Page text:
It’s considered best practice to allow users to self-select into a language, and allow them to change that language/region when they want to.

Why shouldn't you redirect users automatically? Well, here’s the obvious example: Googlebot is based out of California. If you enforce a redirect on Googlebot that sends it to your US/English page, it won’t be able to crawl to other language or regional variations, in order to crawl them or (eventually) index them. 

“Avoid automatic redirection based on the user’s perceived language. These redirections could prevent users (and search engines) from viewing all the versions of your site.”    — GSC Help

Ensure There's a Crawl Path to the New Pages

Make Sure it Follows SEO Internationalization Best Practices

Choose an Optimal Organizational Structure

Your technical team will have a lot of say in the structural setup of internationalization, which will take into account technical complexity, cost, and maintainability, among other things.

The general options for URL structure for geotargeting include:

  • A new top-level domain: website.co.uk (for this use case, we are typically talking about a cctld - or a "country code top-level domain" that's matches the country you aim to market to.)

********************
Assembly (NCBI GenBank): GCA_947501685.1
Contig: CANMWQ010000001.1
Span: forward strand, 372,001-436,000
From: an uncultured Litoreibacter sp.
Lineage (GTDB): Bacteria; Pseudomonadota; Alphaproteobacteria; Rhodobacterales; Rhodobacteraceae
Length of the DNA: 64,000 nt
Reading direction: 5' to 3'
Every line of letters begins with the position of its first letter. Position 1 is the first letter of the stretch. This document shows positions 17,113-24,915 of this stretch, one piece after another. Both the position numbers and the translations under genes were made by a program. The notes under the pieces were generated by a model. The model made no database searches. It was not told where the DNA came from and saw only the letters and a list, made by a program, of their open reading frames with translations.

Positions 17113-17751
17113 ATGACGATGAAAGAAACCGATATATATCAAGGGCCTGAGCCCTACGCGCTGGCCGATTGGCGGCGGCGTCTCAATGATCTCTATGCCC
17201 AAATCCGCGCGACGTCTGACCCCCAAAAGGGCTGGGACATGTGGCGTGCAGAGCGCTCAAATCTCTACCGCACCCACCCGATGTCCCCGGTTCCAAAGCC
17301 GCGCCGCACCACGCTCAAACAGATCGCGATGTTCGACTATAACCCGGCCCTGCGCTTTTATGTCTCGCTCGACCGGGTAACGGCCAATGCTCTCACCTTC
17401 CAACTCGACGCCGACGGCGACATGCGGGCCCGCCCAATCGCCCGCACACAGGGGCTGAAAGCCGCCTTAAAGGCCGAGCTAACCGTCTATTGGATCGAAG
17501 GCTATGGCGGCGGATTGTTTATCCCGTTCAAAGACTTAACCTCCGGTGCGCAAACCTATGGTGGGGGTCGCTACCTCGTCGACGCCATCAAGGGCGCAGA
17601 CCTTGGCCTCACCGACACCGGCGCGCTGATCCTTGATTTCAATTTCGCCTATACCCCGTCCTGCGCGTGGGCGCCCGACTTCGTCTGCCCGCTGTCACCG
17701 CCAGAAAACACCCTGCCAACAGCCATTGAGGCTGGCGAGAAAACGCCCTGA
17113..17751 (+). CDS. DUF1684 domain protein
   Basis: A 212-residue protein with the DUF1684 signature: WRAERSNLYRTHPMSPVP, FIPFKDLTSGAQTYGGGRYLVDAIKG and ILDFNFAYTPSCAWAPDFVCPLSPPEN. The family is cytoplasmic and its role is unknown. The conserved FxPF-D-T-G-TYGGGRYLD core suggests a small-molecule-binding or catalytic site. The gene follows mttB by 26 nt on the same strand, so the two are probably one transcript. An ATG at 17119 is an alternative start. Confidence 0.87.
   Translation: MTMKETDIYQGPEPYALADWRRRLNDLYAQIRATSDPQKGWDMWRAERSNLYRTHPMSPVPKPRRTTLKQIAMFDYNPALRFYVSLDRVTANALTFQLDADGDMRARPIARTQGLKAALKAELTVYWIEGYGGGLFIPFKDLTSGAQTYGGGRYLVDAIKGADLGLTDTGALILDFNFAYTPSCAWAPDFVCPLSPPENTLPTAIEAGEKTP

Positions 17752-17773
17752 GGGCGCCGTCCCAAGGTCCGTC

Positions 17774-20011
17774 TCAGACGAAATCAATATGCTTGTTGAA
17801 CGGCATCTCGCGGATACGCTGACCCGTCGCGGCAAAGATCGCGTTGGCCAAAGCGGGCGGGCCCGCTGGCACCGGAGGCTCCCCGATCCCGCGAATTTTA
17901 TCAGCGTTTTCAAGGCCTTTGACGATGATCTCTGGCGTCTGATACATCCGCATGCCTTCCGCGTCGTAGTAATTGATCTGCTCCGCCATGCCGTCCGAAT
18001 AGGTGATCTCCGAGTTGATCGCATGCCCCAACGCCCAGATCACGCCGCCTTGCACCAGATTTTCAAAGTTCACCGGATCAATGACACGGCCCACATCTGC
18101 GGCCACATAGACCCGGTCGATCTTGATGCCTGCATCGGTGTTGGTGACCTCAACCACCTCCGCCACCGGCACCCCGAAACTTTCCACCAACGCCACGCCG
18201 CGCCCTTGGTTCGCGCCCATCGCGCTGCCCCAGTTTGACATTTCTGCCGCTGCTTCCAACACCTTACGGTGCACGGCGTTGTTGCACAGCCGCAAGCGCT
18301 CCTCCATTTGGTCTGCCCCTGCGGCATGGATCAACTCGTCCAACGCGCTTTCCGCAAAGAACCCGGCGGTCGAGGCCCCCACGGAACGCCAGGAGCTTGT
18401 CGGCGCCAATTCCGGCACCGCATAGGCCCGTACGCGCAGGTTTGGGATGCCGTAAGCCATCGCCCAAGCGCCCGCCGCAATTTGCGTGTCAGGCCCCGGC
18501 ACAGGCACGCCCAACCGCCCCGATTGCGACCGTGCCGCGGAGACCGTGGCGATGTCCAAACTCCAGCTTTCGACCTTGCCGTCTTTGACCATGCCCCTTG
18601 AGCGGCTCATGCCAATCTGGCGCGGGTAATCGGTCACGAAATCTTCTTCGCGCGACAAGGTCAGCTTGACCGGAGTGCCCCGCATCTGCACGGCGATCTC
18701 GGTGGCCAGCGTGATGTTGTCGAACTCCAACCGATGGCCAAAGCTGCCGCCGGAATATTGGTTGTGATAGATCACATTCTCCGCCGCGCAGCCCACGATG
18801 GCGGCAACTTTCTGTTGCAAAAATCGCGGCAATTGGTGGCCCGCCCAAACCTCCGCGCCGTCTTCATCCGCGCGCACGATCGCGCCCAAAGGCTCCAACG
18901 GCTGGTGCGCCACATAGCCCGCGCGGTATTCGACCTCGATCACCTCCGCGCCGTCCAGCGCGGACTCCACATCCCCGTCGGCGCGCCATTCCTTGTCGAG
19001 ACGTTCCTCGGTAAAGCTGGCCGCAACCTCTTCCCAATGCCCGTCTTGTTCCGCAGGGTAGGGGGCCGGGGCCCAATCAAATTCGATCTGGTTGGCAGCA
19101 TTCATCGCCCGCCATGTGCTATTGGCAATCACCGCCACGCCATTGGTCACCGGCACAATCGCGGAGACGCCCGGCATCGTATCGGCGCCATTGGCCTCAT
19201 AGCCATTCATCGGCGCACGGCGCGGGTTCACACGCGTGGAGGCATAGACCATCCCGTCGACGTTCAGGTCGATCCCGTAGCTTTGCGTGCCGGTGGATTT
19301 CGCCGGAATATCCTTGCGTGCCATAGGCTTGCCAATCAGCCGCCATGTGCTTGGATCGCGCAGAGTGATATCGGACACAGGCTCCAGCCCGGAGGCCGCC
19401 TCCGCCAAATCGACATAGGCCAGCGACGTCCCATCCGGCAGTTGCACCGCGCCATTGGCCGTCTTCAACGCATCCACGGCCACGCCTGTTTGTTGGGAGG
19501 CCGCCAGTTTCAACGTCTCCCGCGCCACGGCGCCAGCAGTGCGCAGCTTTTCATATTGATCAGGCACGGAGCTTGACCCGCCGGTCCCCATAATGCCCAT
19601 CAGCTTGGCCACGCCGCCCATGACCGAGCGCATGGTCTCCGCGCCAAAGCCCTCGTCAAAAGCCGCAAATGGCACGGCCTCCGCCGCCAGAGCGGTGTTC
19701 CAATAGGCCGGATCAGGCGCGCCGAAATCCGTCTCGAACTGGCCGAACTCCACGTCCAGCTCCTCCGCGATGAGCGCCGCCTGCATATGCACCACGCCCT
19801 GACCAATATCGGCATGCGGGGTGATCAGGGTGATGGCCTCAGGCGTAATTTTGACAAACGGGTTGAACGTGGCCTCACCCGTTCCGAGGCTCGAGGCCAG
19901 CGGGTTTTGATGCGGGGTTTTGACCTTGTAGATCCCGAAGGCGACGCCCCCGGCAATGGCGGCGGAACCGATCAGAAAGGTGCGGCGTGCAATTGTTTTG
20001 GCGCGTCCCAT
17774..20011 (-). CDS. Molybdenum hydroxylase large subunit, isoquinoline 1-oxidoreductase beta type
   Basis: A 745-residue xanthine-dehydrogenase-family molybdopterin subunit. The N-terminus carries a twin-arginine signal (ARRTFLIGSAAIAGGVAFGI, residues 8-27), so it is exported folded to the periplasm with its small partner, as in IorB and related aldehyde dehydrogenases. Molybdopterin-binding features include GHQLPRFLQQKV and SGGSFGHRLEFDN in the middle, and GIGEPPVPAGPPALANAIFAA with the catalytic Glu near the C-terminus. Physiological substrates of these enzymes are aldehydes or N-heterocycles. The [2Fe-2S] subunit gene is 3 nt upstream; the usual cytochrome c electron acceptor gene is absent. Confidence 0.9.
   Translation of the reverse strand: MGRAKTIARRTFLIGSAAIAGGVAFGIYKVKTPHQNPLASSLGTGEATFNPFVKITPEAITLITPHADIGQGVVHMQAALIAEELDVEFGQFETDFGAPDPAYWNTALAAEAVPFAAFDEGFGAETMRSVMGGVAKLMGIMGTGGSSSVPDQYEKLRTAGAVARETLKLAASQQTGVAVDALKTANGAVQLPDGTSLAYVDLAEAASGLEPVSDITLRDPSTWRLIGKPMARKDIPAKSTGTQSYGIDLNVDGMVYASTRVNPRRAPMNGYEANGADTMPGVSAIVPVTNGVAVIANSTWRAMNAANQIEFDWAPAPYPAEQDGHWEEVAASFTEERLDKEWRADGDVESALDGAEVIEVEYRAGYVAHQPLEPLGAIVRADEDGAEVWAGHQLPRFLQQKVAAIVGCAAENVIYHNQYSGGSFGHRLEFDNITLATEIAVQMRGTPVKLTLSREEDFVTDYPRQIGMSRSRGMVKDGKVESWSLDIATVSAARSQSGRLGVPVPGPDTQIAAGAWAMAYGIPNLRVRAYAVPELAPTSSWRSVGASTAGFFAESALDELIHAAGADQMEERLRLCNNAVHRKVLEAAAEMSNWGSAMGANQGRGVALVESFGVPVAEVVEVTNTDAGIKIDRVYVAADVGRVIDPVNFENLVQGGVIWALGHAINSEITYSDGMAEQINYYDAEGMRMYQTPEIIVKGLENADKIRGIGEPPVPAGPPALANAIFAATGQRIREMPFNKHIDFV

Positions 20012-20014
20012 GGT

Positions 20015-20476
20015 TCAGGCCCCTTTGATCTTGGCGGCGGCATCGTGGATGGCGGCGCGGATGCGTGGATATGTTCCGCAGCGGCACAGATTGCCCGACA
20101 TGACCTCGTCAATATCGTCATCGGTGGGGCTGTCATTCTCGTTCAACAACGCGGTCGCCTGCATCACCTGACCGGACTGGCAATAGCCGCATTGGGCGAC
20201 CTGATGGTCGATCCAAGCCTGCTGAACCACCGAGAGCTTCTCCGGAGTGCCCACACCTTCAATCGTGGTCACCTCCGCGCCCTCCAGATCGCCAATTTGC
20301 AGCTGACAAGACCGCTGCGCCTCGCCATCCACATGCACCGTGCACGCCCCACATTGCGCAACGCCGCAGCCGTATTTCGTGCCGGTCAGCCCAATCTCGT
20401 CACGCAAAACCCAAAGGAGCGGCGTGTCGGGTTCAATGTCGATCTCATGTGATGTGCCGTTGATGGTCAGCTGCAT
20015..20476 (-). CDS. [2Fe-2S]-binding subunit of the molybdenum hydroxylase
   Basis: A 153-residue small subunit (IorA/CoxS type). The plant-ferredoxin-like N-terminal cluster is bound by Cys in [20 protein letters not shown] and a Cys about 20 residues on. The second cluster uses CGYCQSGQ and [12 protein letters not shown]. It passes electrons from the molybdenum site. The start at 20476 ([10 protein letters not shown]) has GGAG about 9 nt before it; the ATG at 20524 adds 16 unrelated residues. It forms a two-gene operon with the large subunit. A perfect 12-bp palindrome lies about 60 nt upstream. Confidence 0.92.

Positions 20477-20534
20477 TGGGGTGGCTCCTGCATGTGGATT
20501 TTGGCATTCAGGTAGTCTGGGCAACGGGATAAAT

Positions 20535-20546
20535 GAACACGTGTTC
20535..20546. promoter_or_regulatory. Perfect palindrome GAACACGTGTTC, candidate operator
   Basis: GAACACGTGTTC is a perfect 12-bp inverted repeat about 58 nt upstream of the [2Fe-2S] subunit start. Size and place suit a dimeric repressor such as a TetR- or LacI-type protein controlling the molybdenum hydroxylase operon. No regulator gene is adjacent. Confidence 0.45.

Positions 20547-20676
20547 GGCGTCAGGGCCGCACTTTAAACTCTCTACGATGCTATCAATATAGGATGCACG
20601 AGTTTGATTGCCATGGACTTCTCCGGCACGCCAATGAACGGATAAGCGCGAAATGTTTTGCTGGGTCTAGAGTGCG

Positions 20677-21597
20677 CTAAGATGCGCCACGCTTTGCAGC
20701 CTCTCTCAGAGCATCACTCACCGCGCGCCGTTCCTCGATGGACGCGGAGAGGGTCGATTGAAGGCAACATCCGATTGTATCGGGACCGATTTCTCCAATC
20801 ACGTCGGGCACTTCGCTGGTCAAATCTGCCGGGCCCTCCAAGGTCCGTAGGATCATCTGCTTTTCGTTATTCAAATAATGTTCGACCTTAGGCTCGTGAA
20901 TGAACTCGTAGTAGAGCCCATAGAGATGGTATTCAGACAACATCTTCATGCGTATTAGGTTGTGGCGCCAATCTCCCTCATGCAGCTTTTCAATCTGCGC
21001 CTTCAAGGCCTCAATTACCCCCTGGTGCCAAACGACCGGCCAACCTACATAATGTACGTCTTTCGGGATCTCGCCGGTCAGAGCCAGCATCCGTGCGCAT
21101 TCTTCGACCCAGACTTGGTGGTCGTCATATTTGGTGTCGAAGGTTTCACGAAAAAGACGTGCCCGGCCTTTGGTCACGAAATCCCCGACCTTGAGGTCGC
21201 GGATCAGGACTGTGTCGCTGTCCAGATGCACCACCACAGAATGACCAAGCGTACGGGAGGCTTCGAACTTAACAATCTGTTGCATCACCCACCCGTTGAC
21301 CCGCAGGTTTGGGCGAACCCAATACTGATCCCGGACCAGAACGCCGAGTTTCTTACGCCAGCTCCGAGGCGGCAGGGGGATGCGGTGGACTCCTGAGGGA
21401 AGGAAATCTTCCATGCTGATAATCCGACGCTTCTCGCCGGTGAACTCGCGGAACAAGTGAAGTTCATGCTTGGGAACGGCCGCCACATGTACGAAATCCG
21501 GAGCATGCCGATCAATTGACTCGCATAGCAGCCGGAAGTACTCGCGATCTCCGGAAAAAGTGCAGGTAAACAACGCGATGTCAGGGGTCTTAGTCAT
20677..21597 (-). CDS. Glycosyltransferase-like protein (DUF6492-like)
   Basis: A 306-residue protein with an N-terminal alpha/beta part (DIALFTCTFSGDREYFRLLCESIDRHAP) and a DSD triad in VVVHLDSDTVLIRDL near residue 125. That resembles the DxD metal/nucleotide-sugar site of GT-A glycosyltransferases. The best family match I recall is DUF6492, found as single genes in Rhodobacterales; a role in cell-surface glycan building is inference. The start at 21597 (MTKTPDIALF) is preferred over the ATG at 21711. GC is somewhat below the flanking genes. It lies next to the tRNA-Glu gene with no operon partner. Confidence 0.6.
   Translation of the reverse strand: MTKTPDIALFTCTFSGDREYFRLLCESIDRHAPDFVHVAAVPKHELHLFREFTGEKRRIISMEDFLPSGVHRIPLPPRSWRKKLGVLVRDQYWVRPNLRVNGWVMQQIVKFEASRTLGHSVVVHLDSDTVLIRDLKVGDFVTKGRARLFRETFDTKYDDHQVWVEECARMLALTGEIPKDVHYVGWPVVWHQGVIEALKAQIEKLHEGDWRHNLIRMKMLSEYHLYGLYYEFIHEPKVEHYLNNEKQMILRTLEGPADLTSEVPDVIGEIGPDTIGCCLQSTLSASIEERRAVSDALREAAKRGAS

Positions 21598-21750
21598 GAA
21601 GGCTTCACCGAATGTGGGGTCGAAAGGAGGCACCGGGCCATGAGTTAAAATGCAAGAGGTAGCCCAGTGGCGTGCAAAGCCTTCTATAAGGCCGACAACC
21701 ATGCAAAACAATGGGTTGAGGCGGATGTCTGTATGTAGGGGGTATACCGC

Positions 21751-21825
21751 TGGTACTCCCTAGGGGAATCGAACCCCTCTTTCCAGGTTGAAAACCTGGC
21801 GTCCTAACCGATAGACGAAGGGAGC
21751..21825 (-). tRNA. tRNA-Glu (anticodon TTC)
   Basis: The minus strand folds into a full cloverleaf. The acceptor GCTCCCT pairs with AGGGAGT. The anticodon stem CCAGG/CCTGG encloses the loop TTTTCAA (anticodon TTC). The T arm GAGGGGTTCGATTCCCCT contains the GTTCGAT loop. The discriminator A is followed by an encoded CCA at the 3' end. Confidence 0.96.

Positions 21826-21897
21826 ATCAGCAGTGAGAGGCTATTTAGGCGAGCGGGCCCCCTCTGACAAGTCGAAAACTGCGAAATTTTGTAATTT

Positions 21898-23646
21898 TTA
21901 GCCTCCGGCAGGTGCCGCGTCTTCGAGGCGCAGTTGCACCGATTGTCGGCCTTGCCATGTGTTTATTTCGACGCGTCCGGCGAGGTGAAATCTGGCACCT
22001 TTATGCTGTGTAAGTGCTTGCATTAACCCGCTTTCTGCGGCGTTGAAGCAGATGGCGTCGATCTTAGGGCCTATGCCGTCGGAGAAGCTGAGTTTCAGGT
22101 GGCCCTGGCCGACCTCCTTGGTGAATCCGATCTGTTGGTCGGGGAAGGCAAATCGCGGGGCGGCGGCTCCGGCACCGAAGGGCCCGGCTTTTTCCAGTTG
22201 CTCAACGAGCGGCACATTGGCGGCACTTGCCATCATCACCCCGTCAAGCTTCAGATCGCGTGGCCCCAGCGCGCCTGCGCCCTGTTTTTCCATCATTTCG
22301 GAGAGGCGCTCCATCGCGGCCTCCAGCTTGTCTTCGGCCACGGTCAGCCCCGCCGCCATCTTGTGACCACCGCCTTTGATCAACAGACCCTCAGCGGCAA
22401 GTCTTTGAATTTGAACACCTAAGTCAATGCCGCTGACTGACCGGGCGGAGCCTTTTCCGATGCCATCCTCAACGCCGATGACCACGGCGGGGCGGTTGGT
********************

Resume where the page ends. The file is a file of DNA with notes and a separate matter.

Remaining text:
• A subdomain: de.website.com
  • A subfolder (also called a subdirectory): website.com/canada/
  • URL parameters: example.com/?lang=spanish, example.com/?country=australia
  • A brand new domain: website-french.com, www.brand-in-spain.com

The subdomain or subdirectory options are generally preferable for SEO - at least when taking technical complexity into account (e.g. a cctld, as referenced above - can also be desirable for SEO, but that's often more work and more maintenance, and therefore more cost. For this reason, gtlds (generic top-level domains) are more commonly used).

Even though there is a huge list of considerations when choosing which domain strategy to adopt, we somewhat prefer the subdirectory option for SEO, because you can then leverage the site's overall link profile vs. starting from scratch. That said, all of these options work. 

Caveat: we really can't recommend going the parameter route. Google specifically recommends against it. 

gsc-advice-for-international-domains-and-seo.png

Via GSC Help

Utilize “Hreflang” Tags

NOTE: We can't recommend creating different pages in English for different markets (e.g. a US vs. a UK version.) This used to be a critical step, but these days Google is more likely to show whichever version is the strongest (e.g. most links, highest domain authority, etc.)

Don't fight against the tide! 

Don’t Mess Up Canonicalization: 

One common mistake is canonicalizing international variations to one primary language. However, each language/region is a valid variation in-and-of-itself, and therefore each version should self-canonicalize. If you don’t set it up this way, you risk accidentally deindexing the pages you are attempting to rank in the first place!